Recent reports of revival on the campuses of Asbury University, Asbury Seminary, Lee College, and other Christian institutions across the United States are creating world-wide chatter. These reports of revival have resulted in folks flocking to the various schools seeking first-hand exposure/experience and an attempt to validate the authenticity of what is going on.
I had a long talk this morning with a family member this morning because her congregation is considering disaffiliating. As we talked, I came up with some discussion points for churches, particularly rural churches, that are considering this move. While not exhaustive, I hope they might help churches who are having these discussions.
My understanding of the team’s conclusion can be summed up in a few words: disappointment with human failure. They appeared to be disappointed that various persons and groups within the denomination have violated clear mandates of The Book of Discipline. Why was I not surprised? I have been part of many groups whose perceived failures have been disappointing. Did that compel me to withdraw? Or could it be an invitation to remain and work for renewal and reform from within the structure?
I cannot in good conscience, cast a vote to disaffiliate in order to join a denomination that was established primarily to stop the discussion about human sexuality and deny the full inclusion of my LGBTQ+ friends and family into the church. I can’t and I won’t. At the very least, the UMC is still open to the discussion. Nor can I be a part of a denomination that has deemed it necessary to recruit clergy, members, and even whole churches through what I see as a pattern of deceit, fearmongering, and unfair maligning of my church. That is certainly not how Jesus taught us to treat each other.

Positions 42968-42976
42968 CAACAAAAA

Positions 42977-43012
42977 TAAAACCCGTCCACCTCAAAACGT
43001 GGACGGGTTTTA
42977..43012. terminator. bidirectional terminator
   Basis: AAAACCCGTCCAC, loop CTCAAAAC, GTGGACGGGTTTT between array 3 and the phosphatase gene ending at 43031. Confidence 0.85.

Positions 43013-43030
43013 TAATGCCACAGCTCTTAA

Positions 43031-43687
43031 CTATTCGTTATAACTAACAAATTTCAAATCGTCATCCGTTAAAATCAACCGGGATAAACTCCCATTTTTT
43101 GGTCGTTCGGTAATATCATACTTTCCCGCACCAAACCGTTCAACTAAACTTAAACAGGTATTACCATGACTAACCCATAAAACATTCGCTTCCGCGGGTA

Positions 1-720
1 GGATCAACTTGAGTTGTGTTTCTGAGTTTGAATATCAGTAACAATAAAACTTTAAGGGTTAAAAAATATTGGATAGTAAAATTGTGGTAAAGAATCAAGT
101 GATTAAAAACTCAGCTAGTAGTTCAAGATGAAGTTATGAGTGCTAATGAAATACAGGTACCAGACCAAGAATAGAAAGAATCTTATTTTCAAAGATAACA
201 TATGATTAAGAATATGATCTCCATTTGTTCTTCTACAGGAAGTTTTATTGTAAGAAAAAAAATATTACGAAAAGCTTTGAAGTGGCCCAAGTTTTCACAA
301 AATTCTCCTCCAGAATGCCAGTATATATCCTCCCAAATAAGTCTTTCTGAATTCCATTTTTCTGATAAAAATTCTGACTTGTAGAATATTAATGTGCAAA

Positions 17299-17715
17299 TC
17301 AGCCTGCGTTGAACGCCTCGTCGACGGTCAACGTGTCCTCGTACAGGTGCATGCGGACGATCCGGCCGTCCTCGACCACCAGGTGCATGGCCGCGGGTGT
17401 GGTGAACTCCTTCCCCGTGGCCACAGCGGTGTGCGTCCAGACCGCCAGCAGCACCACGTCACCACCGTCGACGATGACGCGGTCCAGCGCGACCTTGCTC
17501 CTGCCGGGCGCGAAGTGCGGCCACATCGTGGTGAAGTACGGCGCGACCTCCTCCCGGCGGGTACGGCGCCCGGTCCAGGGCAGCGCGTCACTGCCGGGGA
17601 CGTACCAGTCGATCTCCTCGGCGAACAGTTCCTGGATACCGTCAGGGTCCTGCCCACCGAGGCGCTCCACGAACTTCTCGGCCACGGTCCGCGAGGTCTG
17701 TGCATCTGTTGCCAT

The Bible has a lot to say about change. From Genesis to Revelations, the entire Bible focuses on transformation and change. The core message of the gospel (good news) is that change is not only desirable, but it is an essential requirement for experiencing personal spiritual transformation.
The season of Advent is a reminder that Jesus Christ alone, our solid rock, provides us hope in times of darkness. Jesus is not only our rock of stability, but he is the light that overcomes any and every dark storm that we face. Jesus offers us a peace that guides us through the turbulent storms of life and yields ultimate joy, as we not only withstand the storms, but we triumph over the storms. “On Christ, the solid rock I stand, all other ground is sinking sand!”
My Thanksgiving Challenge is for you to invite yourself and others to list five things that you are thankful to God for. Give each person a small piece of paper and something to write with. Invite them to jot down five things that they are thankful to the Lord for providing to and for them.
There is nothing like the United Methodist Church when the United Methodist Church is working right!